While I waited for the Headmaster to come I had time to look at the school itself.
The two wooden one-storey buildings, the dusty playground, the low white fence, there was nothing to remind me of the school I had left. That had once been a monastery, with big, dark, humid corridors, large class-rooms with polished floors, beautifully kept lawns and flower-beds, which left little room for play, high walls shutting us from the world, and the great door watched by an Argus of a doorkeeper.
The teachers especially astonished me. Two young ladies in bright, flowered summer dresses were laughing and talking to pupils and other teachers. I had never seen that before! In France pedagogical self-respect allows a passing smile on very special occasions only, and demands cold, impressive faces as the utmost of dignity. To achieve their ideal of respectability teachers choose to wear dark, strict suits in which fantasy has no place, and they perfect their venerable outlook by carrying the inevitable brief-case, which is supposed to contain the surplus of the obligatory learning that their heads have refused to store up.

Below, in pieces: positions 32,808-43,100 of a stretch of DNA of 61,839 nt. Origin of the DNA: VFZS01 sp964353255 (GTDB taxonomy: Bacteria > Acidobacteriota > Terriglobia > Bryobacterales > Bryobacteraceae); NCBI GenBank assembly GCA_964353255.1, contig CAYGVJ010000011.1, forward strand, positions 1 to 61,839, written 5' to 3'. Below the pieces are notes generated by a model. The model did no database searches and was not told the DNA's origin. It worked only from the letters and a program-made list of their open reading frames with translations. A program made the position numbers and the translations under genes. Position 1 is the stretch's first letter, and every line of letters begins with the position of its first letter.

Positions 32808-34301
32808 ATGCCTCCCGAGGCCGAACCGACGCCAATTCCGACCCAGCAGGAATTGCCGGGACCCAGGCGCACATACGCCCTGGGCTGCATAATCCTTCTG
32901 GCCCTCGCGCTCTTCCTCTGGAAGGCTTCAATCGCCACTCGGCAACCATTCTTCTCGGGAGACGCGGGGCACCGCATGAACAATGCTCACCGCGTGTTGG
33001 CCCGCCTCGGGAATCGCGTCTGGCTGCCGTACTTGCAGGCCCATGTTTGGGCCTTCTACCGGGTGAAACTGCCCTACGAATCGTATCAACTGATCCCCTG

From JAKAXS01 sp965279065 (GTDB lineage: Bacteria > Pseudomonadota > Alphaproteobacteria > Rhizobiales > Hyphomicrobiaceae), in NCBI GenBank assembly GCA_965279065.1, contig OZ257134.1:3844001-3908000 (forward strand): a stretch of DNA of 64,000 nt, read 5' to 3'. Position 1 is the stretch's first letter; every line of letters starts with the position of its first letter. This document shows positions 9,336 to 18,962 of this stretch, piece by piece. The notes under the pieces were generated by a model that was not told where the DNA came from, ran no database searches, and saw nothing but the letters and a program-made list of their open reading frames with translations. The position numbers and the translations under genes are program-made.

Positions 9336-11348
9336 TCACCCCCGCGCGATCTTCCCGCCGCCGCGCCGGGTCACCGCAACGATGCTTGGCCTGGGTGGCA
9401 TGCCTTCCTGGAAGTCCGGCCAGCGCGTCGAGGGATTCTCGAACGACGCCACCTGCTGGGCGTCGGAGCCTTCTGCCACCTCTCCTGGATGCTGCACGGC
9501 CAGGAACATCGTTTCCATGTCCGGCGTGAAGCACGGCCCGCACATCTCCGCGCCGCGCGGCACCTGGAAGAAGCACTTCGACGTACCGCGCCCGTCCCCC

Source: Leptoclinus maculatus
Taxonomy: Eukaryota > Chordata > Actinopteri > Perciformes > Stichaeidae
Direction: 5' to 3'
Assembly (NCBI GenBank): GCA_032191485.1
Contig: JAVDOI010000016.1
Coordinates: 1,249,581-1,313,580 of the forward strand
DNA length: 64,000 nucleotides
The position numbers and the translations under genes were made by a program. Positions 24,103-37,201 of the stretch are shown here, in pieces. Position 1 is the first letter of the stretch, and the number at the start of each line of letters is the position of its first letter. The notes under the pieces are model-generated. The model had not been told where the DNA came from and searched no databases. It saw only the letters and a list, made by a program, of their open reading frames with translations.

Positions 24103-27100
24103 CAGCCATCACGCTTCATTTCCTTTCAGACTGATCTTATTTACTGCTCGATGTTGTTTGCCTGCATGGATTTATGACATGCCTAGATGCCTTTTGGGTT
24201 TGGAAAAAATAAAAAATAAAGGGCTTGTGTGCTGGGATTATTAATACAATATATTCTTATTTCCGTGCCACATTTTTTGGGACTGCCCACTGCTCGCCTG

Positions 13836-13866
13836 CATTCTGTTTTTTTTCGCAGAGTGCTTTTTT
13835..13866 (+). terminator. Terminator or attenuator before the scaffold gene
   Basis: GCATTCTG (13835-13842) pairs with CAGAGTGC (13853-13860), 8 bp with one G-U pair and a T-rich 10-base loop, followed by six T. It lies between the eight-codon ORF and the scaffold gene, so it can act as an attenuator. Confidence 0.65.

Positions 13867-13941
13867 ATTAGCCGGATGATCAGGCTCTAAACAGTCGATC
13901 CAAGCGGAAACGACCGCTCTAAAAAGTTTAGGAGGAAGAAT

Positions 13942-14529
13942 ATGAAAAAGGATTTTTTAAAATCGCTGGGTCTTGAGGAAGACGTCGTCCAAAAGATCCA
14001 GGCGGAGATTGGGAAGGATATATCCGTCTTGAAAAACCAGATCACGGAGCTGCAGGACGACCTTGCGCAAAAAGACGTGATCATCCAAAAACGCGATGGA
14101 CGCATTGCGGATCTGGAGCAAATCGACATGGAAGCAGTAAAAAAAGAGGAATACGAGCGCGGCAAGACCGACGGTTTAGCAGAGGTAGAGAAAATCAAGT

At last the most dreaded moment came: I was about to enter the classroom and catch my first glimpse of the ones who would be, for two years, my school-mates. There were more than twenty of them, in a small, overcrowded room I felt quite uncomfortable as I stood there in front of them all, holding a brief-case and a jacket, staring at the floor and smiling stupidly as the Headmaster introduced me and mentioned my recent arrival in Australia.
I was introduced to a girl who was to help me, and as I looked at her long plaits, tunic and neck-tie, I could not help thinking, "The perfect English schoolgirl of my textbooks.." And there I sat rather bewildered, covering my lack of knowledge of the English language by an embarrassed smile.
JACQUELINE BERTAUX, 5th Year